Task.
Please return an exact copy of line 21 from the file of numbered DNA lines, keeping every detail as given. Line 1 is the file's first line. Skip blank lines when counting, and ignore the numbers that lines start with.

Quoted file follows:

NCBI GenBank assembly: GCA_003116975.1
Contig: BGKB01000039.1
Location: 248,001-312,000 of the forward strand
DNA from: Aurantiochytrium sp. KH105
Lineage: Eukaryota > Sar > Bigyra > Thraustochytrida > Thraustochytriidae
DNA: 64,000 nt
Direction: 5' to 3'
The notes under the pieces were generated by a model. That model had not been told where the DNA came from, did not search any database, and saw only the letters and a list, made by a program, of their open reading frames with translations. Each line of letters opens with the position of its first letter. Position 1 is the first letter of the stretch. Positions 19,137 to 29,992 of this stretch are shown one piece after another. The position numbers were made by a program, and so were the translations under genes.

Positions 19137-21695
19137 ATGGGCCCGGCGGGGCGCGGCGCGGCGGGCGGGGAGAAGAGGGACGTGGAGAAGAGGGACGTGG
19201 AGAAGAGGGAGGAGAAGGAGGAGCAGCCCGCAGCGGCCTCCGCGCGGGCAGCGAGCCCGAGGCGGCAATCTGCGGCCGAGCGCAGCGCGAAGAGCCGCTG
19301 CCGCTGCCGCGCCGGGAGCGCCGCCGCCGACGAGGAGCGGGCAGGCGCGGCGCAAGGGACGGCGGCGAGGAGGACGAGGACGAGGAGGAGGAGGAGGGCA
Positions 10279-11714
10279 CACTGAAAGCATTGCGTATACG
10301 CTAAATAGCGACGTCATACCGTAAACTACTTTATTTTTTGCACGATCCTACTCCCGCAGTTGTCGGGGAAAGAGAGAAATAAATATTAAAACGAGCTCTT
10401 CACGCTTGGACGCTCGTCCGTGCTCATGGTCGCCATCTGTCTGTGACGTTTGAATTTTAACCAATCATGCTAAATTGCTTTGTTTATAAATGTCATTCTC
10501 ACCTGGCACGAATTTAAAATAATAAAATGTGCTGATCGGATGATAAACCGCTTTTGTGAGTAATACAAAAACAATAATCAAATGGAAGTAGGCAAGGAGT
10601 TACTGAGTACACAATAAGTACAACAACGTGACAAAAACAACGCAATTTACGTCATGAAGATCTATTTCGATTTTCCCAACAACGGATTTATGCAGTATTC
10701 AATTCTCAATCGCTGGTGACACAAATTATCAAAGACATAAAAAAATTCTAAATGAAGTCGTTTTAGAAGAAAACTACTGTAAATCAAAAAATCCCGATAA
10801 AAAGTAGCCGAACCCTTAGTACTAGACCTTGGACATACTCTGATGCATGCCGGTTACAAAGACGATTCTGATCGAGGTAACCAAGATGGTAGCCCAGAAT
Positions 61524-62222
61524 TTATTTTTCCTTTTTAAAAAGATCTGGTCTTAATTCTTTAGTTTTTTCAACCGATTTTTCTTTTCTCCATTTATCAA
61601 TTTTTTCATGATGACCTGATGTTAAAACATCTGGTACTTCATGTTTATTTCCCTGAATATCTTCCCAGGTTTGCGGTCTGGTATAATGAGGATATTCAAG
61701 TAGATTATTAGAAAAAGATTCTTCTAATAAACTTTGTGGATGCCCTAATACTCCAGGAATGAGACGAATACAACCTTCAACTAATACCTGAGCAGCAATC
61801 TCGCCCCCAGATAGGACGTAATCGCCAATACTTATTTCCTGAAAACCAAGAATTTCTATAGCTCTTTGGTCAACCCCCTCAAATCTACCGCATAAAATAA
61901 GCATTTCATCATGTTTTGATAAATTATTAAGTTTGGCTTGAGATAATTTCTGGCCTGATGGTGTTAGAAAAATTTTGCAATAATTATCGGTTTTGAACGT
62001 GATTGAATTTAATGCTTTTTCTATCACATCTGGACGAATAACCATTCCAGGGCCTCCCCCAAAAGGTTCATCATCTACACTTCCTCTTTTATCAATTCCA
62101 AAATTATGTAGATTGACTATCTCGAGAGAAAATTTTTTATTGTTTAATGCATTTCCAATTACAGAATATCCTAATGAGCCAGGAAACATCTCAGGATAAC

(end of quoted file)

Positions 61524-62222